Discover Work That Fits Your Values

Do you find yourself looking forward to one aspect of your job while dreading everything else? Say you’re a publicist. You love writing press releases and curating content for electronic press kits. But you hate calling clients or promoting projects to the media. You worked hard to earn your position, now you feel a bit guilty that you’re so dissatisfied. Don’t be. Few successful careers are straight paths. I started in counterterrorism and diplomacy before becoming a career coach and business owner. Yet the things I learned early are still informing my work today. Everything you’ve achieved already will prepare you for the next leap. All you need to do is to step back, reevaluate, and consider these tips to achieve career clarity.

Mediate

If you’re dealing with what Deepak Chopra believes is your mind’s managerial role of confusion, distraction, and disorganization, then take the time to quiet it. Begin your day with meditation. There are apps and online tutorials but the key is reaching a point where your regularly roaming mind grows still. In those quiet moments, you’ll be open and intuitive. Clarity often arrives when we aren’t looking for it.

Take a Look at Yourself

As you approached graduation, you likely took a self assessment. Whether that was five years ago or twenty, you’ve evolved. Your priorities have shifted. So take the time to find out a little more about who you are and the work you enjoy. There are plenty of options online. Another tactic is to make a list of everything you love about your career and the things you could do without. Somewhere in those two lists is a bit of career clarity that can guide you to the next step.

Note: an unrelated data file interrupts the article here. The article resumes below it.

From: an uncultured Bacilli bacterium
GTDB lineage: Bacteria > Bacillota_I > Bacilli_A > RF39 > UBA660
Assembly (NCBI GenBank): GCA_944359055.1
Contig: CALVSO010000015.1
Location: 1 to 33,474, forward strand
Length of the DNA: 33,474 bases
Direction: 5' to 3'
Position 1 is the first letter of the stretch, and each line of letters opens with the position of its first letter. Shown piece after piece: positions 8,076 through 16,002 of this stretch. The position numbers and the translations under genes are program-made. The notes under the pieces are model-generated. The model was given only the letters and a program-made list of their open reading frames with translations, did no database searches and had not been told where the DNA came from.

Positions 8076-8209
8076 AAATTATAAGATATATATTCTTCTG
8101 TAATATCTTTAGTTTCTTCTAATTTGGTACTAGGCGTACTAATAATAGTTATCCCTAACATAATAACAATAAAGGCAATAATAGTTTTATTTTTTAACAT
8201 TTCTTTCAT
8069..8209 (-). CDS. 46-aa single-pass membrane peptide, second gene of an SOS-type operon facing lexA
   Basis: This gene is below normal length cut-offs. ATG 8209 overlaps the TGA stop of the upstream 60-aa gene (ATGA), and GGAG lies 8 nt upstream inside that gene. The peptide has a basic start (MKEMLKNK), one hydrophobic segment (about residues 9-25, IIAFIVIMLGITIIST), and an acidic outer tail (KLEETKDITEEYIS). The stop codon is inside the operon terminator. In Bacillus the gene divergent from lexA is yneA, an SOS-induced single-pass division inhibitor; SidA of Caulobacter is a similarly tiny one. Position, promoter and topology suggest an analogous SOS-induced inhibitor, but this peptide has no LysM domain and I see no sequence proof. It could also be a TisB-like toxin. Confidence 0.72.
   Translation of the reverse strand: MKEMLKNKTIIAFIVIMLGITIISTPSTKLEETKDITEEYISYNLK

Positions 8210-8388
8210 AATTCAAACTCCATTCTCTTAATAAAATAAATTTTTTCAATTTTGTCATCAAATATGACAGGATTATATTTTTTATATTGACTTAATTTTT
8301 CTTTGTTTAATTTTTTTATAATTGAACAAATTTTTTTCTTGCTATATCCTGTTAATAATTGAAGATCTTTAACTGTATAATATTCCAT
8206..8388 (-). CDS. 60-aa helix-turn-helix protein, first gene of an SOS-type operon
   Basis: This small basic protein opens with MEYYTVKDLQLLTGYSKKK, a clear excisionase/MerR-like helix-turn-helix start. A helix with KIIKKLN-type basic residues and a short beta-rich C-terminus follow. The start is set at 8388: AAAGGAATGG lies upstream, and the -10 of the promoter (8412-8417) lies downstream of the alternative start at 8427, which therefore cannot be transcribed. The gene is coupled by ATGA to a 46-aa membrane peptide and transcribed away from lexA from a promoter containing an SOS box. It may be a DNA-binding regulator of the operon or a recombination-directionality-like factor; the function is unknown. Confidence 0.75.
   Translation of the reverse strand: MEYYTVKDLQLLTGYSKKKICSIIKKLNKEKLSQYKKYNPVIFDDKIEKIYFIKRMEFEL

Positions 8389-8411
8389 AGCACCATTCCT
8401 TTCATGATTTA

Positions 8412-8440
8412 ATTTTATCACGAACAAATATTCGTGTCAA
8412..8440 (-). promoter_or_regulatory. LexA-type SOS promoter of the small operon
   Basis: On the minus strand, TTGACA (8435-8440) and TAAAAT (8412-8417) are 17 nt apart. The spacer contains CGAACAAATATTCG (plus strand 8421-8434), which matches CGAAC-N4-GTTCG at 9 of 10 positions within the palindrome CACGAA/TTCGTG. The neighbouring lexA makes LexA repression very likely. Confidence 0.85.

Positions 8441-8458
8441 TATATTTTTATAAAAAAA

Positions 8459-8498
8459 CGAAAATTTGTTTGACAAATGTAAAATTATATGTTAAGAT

Explore Your Options

Some companies offer job rotation where employees get to spend time in different departments. You may even be able to shadow someone doing the type of work that interests you. When you imagine yourself doing something different, you likely have an unrealistic version of the work. That’s normal. Spending time watching someone actually do the work you aspire to may not only provide career clarity but even change your mind in favor of the work you’re currently doing.

If your company doesn’t provide an opportunity to observe other departments, network. Reach out to the best contacts in the field you’re interested in. Ask for advice, not a job. Remember, you’re hoping to explore your interests, not make a drastic leap. See if there’s an opportunity to shadow one of the contacts you talk to.

Work for Free

This may not seem ideal but hear me out. You’ve already developed a valuable skill set. The problem is you may not be qualified for the career your want. Pursuing an adult internship or volunteer position can boost your resume while letting you see if it is a good fit. Of course you’ll need some flexibility from your employer but many internships don’t require a full-time commitment while volunteers can often set their own schedule.

Get Your Hustle On

Side gigs can be a great way to transition from one job to another. They can even turn into profitable businesses. Using the earlier example of the publicist, perhaps what you really want to do is write. Awesome, but you have to make a living and landing a staff position is pretty difficult. Instead, offer to create content for a small business’s website or craft bios for up-and-coming performers. You could even write a blog and figure out how to monetize it. The possibilities are endless. When you’ve gained experience you have the choice of either pursuing a traditional job in the new field or jettising your old job in favor of self employment.

Clarity takes time. It’s not a destination but a journey. There are going to be unexpected bumps in the road. Still, when you start working at something you truly love you’ll look back with the certainty that it was all worthwhile.

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